Painting and Daisies

My room started changing colors today.

It has been blue and green for a decade.  Today it began its journey toward pinkness.

Before I could begin painting, though, I first had to remove everything that I didn’t want to be a casualty of an unwieldy paint roller.  The accompaniment to my work was supposed to be the recording of the Odyssey that I checked out from the library, but a new This American Life was downloading in my iTunes and an hour long presentation by Ira Glass seemed a lot more palatable than eleven hours of mandated Homer.

I hit play and started pulling books off my bookshelf with the energy unique to the beginning of an arduous task.  Ira explained that he had heard the following story in a theater and had been inspired to broadcast and fact check it, which is all that this week’s show really was.

And it was powerful.

Mike Daisey, the original teller of the story, opens up by confessing his addiction to technology.  I laughed along with his live audience as I stacked books in my sister’s room and dumped the clothes I’ve been meaning to bring to Goodwill on my other sister’s floor.

He mentions the curiosity sparked after seeing four pictures posted on a Mac “news” (rumor) site. Someone had found them on their brand new iphone and shared them with the internet.  They were clearly test photos, taken in the factory and accidentally left on the phone when it was packaged and sent from China to its eager new owner.  I smirked, thinking of test cameras in places like Best Buy and took the peacock feathers from my godmother and the Kenyan doll from my brother off the ledge by my window.

Eventually these photos inspired Mr. Daisey to take a trip to China where he spoke to people who worked in the factories.  He saw huge nets outside of the surprisingly large building and learned that they had been put in place because in a relatively small window of time twelve workers at the plant had killed themselves by jumping from the windows.  He mentions a chemical used for cleaning screens that dries faster than alcohol, but put tremors into the hands of the people who used it.  He met fourteen year olds who told him how easy it was to get and keep a job at the big technology factories, despite supposed age restrictions.  The bright humor that had laced the beginning of Daisey’s story became increasingly subdued and I furrowed my brow a little as I attacked my light switch and power outlets with a screwdriver.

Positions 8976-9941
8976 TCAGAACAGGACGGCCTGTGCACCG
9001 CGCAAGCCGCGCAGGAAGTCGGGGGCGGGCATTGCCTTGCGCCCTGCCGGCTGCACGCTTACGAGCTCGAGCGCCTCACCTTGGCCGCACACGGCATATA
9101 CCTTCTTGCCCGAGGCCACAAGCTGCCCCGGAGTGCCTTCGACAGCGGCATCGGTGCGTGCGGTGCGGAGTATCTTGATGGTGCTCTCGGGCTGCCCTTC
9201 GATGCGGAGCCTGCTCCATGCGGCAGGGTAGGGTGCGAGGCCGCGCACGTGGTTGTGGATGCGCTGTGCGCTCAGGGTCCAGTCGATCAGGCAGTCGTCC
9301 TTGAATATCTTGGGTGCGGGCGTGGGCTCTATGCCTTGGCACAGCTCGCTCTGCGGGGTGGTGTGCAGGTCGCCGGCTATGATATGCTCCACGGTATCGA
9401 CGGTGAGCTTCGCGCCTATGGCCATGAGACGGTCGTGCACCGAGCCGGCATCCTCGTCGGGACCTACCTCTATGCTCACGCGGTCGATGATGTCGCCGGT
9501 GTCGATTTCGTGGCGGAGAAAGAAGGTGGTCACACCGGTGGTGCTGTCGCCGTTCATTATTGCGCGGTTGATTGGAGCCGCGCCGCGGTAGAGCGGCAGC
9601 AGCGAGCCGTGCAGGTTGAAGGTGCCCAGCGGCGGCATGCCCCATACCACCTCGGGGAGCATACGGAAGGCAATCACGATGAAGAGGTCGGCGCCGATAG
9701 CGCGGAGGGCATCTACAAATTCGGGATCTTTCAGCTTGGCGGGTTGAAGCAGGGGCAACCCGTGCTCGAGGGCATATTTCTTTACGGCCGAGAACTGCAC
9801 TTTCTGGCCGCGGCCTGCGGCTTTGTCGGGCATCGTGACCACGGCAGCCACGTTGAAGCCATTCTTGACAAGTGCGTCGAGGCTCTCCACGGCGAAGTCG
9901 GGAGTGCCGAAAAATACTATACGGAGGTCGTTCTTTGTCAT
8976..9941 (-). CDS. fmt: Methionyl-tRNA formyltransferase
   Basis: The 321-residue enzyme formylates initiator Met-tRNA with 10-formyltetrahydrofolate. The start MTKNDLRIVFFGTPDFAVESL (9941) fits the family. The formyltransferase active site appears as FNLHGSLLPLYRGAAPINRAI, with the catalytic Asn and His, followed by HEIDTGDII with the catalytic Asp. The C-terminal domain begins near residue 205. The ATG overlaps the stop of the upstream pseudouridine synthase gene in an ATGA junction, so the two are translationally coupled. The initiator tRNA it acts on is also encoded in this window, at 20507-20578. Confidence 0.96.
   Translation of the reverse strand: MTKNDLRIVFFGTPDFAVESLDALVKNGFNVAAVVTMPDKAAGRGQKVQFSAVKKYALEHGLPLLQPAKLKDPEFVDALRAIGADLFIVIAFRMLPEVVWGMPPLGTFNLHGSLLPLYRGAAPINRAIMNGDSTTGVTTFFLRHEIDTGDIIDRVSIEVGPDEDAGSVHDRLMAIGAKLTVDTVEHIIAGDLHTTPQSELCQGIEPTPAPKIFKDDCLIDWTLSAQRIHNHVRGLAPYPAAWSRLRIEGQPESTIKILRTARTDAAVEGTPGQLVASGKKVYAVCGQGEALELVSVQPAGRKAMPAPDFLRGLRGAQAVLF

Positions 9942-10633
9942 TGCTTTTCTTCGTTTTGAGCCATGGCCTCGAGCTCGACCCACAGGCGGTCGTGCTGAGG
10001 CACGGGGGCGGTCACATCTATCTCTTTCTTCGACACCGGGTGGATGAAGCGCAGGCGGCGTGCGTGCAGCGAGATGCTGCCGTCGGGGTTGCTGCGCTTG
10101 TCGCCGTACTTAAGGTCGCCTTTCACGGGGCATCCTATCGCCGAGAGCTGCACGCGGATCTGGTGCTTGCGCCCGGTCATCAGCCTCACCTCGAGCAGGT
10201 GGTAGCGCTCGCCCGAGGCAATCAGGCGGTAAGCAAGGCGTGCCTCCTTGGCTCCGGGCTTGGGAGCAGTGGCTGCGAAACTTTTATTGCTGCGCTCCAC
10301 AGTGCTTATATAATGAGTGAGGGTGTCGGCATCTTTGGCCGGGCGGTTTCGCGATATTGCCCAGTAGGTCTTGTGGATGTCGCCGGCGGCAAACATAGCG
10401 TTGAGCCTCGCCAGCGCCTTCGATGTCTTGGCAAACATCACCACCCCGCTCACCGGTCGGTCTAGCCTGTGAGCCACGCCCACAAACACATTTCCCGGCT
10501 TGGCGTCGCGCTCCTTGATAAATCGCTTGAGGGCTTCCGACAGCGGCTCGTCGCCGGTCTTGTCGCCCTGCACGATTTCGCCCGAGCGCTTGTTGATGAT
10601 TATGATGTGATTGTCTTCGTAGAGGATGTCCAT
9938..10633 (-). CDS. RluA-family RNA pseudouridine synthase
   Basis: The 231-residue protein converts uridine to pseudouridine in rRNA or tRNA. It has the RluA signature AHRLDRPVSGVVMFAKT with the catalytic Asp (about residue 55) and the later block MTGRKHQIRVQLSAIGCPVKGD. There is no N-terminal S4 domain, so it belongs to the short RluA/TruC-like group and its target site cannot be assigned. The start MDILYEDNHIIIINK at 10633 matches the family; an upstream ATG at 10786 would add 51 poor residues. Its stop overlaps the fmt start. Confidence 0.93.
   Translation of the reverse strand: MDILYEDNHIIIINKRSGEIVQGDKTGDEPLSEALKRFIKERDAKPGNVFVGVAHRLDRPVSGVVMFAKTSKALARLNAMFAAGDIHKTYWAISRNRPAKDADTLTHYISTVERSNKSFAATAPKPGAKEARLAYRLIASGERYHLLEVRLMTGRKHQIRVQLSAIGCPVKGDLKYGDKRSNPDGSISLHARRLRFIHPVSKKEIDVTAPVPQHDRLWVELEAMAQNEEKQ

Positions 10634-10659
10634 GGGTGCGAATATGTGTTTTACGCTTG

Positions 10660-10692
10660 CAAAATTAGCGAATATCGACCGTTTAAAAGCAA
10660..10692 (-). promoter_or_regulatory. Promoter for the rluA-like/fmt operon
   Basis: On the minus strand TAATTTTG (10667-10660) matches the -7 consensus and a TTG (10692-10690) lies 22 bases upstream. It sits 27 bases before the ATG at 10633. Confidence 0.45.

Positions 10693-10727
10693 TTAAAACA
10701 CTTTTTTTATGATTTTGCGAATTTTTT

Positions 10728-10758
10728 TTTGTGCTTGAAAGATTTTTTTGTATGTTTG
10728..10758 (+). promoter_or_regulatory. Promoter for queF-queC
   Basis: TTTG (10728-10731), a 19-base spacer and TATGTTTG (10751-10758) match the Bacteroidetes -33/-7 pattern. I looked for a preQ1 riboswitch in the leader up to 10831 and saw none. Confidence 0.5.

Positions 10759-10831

Daisey described how an eight hour work day was a “joke” to the employees to whom he spoke.  They usually worked twelve hour days, sometimes sixteen, sometimes more.  He mentioned a man who died after working a thirty-four hour shift and said that such an event wasn’t irregular.  I thought about the 16 hour shifts I worked in Alaska.  I remembered swollen legs from too much standing, an alien cracking feeling in my back from leaning over conveyor belts that were painfully close to the ground and sore wrists from constantly flipping one identical fillet after another.  I shuddered, imagining 34 straight hours in a factory and started pushing my furniture into the center of my room where it would be safe from paint spatter.

Labor is cheap, he said.  The visions of robots creating iphones that he had once entertained were obliterated when he witnessed even the tiniest parts of cellphones and computers being put together by hand.  Labor is cheap, he said.  It turns out that our desire for our possessions to be handmade is less fanciful and more realistic than we ever imagined because it is cheaper to pay people to make these things by hand than it is to build machines to do the same jobs.  Deciding that I wanted more space in the middle of my room while I painted, I pushed my dresser into my sister’s room and thought about how when I get a permanent apartment or home of my own I will seek out a carpenter or learn to make my own furniture, rather than stapling together thin pieces of plywood stacked in flat cardboard boxes together and calling it a bed or a dresser.